Identification of a KCNE2 gain-of-function mutation in patients with familial atrial fibrillation.
ABSTRACT Atrial fibrillation (AF) is the most common cardiac arrhythmia encountered in clinical practice. We first reported an S140G mutation of KCNQ1, an alpha subunit of potassium channels, in one Chinese kindred with AF. However, the molecular defects and cellular mechanisms in most patients with AF remain to be identified. We evaluated 28 unrelated Chinese kindreds with AF and sequenced eight genes of potassium channels (KCNQ1, HERG, KCNE1, KCNE2, KCNE3, KCNE4, KCNE5, and KCNJ2). An arginine-to-cysteine mutation at position 27 (R27C) of KCNE2, the beta subunit of the KCNQ1-KCNE2 channel responsible for a background potassium current, was found in 2 of the 28 probands. The mutation was present in all affected members in the two kindreds and was absent in 462 healthy unrelated Chinese subjects. Similar to KCNQ1 S140G, the mutation had a gain-of-function effect on the KCNQ1-KCNE2 channel; unlike long QT syndrome-associated KCNE2 mutations, it did not alter HERG-KCNE2 current. The mutation did not alter the functions of the HCN channel family either. Thus, KCNE2 R27C is a gain-of-function mutation associated with the initiation and/or maintenance of AF.
Article: Genetic polymorphism of KCNH2 confers predisposition of acquired atrial fibrillation in Chinese.[show abstract] [hide abstract]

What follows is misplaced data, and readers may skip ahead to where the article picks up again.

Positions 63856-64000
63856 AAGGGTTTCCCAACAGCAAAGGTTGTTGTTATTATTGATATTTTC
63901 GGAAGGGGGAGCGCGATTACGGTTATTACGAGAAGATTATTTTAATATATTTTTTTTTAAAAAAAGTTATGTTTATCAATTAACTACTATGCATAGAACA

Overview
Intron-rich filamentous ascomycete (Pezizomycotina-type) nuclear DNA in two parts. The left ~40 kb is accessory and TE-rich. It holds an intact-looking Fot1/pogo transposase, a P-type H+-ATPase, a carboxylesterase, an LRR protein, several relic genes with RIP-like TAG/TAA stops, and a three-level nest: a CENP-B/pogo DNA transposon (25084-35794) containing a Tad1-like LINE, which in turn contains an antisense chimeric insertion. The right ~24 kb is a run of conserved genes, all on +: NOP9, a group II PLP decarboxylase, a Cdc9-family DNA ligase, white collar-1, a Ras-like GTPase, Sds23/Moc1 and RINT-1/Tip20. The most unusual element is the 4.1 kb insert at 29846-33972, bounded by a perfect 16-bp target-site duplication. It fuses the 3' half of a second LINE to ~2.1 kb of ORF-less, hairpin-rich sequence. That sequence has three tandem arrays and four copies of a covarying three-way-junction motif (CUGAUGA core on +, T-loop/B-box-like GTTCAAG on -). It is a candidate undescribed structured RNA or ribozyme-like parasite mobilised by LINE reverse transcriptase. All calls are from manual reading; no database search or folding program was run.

ABSTRACT: Nonfamiliar atrial fibrillation (AF) is usually associated with acquired structural heart disease, including valvular heart disease, coronary artery disease, and hypertension. Suggestive evidence indicates that these forms of acquired AF are more likely to occur in individuals with a genetic predisposition. We investigated the effect of the potassium channel voltage-gated subfamily member 2 (KCNH2) gene on the prevalence of acquired AF in a Chinese population. In a pair-matched, hospital-based case control study (297 vs 297) conducted in Chinese Hans, we investigated 4 tagging single nucleotide polymorphisms (tSNPs), rs1805120, rs1036145, rs3807375, and rs2968857 in the KCNH2 gene, and determined their association with AF acquired from structural heart diseases. We did not observe the association of rs1036145, rs3807375, and rs2968857 with AF. However, we determined that the tSNP, rs1805120, in exon 6 confers the risk of AF in Chinese Hans. Both genotype and allele frequencies of rs1805120 were distributed differently in cases and controls (P = 0.0289 and P = 0.0172, respectively). The most significant association was observed under a recessive model for the minor GG genotype with a 1.45-fold risk of developing AF (95% confidence interval 1.09-1.93, P = 0.012). The significance remained after controlling for the covariates of age, smoking, BMI, hypertension, and diabetes. We report a new genetic variation (rs1805120) in the KCNH2 gene that predisposes Chinese Han individuals to the risk of acquired AF. Further genetic and functional studies are required to identify the etiological variants in linkage disequilibrium with this polymorphism.Journal of Cardiovascular Electrophysiology 06/2009; 20(10):1158-62. · 3.06 Impact Factor